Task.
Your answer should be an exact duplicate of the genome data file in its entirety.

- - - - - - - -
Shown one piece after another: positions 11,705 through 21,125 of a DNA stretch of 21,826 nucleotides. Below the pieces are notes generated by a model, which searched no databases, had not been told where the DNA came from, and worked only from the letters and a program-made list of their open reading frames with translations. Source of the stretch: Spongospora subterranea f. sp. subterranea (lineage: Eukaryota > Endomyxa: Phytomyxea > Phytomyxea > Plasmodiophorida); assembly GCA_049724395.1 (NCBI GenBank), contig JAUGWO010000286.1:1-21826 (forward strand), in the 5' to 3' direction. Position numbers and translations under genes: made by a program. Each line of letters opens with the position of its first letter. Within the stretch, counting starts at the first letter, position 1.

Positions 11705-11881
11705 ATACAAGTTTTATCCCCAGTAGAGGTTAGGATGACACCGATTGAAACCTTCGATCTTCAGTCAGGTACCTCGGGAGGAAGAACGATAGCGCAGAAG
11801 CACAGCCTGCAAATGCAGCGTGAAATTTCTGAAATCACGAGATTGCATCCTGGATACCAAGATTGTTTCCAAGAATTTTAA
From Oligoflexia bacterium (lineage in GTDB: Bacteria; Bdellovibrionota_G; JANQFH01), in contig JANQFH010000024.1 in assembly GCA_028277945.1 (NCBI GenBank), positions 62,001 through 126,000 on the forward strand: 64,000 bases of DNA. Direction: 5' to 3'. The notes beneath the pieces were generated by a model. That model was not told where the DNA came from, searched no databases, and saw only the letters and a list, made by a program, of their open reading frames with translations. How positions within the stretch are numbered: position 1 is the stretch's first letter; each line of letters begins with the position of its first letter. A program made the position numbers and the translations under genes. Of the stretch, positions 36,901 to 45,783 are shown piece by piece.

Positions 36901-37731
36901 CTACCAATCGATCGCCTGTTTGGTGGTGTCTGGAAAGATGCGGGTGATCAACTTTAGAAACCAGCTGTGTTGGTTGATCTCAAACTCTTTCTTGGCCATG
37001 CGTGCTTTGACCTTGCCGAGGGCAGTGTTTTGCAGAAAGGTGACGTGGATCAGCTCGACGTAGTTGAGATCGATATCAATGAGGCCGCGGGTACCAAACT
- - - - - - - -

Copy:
Shown one piece after another: positions 11,705 through 21,125 of a DNA stretch of 21,826 nucleotides. Below the pieces are notes generated by a model, which searched no databases, had not been told where the DNA came from, and worked only from the letters and a program-made list of their open reading frames with translations. Source of the stretch: Spongospora subterranea f. sp. subterranea (lineage: Eukaryota > Endomyxa: Phytomyxea > Phytomyxea > Plasmodiophorida); assembly GCA_049724395.1 (NCBI GenBank), contig JAUGWO010000286.1:1-21826 (forward strand), in the 5' to 3' direction. Position numbers and translations under genes: made by a program. Each line of letters opens with the position of its first letter. Within the stretch, counting starts at the first letter, position 1.

Positions 11705-11881
11705 ATACAAGTTTTATCCCCAGTAGAGGTTAGGATGACACCGATTGAAACCTTCGATCTTCAGTCAGGTACCTCGGGAGGAAGAACGATAGCGCAGAAG
11801 CACAGCCTGCAAATGCAGCGTGAAATTTCTGAAATCACGAGATTGCATCCTGGATACCAAGATTGTTTCCAAGAATTTTAA
From Oligoflexia bacterium (lineage in GTDB: Bacteria; Bdellovibrionota_G; JANQFH01), in contig JANQFH010000024.1 in assembly GCA_028277945.1 (NCBI GenBank), positions 62,001 through 126,000 on the forward strand: 64,000 bases of DNA. Direction: 5' to 3'. The notes beneath the pieces were generated by a model. That model was not told where the DNA came from, searched no databases, and saw only the letters and a list, made by a program, of their open reading frames with translations. How positions within the stretch are numbered: position 1 is the stretch's first letter; each line of letters begins with the position of its first letter. A program made the position numbers and the translations under genes. Of the stretch, positions 36,901 to 45,783 are shown piece by piece.

Positions 36901-37731
36901 CTACCAATCGATCGCCTGTTTGGTGGTGTCTGGAAAGATGCGGGTGATCAACTTTAGAAACCAGCTGTGTTGGTTGATCTCAAACTCTTTCTTGGCCATG
37001 CGTGCTTTGACCTTGCCGAGGGCAGTGTTTTGCAGAAAGGTGACGTGGATCAGCTCGACGTAGTTGAGATCGATATCAATGAGGCCGCGGGTACCAAACT